In short, Catholics living near Protestants named their children more distinctly than Catholics elsewhere. Having neighbors from different backgrounds likely provided opportunities for parents to pick up names they may not have considered otherwise. It may also be the case that the distinct social environments of places liked Dun Laoghaire permitted forms of liberal expression (such as choosing non-traditional names) that were curtailed in more traditionally Catholic places. Historical distinctiveness in something as (seemingly) idiosyncratic as child naming, and the area’s persistence as one of the most progressive constituencies in the country, implies that Dun Laoghaire’s tendency to break with tradition may have deep historical roots.

 

Note on author: Dylan Connor holds a PhD from the University of California, Los Angles (UCLA) and is an Assistant Professor at the School of Geographical Sciences and Urban Planning at Arizona State University. His work focuses on inequality in the United States and the economic and demographic history of Ireland (articles listed below).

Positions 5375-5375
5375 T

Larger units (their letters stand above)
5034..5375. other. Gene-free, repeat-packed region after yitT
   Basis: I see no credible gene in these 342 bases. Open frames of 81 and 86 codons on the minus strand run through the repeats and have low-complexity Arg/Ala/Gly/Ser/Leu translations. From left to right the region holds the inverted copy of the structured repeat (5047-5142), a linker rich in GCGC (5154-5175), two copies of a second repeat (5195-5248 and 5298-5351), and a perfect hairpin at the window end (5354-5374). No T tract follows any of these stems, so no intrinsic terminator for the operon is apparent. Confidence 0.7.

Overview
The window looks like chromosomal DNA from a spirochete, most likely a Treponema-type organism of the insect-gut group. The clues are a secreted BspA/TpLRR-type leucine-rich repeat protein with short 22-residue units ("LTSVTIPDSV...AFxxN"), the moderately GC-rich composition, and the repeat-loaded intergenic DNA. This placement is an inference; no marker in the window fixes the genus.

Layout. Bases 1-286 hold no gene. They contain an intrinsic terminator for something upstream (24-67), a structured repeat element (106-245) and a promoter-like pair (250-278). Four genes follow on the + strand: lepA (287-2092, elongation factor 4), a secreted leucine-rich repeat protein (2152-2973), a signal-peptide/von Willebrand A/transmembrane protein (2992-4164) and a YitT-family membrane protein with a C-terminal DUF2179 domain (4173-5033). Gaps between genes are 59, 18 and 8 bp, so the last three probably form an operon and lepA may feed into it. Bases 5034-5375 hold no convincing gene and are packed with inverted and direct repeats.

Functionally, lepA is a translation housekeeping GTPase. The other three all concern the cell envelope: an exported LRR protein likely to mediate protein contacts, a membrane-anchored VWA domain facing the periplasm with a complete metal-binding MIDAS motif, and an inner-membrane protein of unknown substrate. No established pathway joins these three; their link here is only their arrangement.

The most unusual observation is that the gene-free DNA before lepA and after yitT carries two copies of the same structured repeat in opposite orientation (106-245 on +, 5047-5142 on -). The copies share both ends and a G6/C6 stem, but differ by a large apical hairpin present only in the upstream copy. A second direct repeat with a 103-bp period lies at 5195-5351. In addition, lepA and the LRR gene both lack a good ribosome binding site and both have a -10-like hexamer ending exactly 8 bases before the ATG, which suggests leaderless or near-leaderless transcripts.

• Connor, D. S. (2019). The cream of the crop? Geography, networks, and Irish migrant selection in the age of mass migration. The Journal of Economic History, 79(1), 139-175.
  • Connor, D. S. (2018). Class Background, Reception Context, and Intergenerational Mobility: A Record Linkage and Surname Analysis of the Children of Irish Immigrants. International Migration Review, 0197918318806891.
  • Connor, D. S. (2017). Poverty, religious differences, and child mortality in the early twentieth century: The case of Dublin. Annals of the American Association of Geographers, 107(3), 625-646.
  • Connor, D., Mills, G., & Moore-Cherry, N. (2011). The 1911 Census and Dublin city: A spatial analysis. Irish Geography, 44(2-3), 245-263.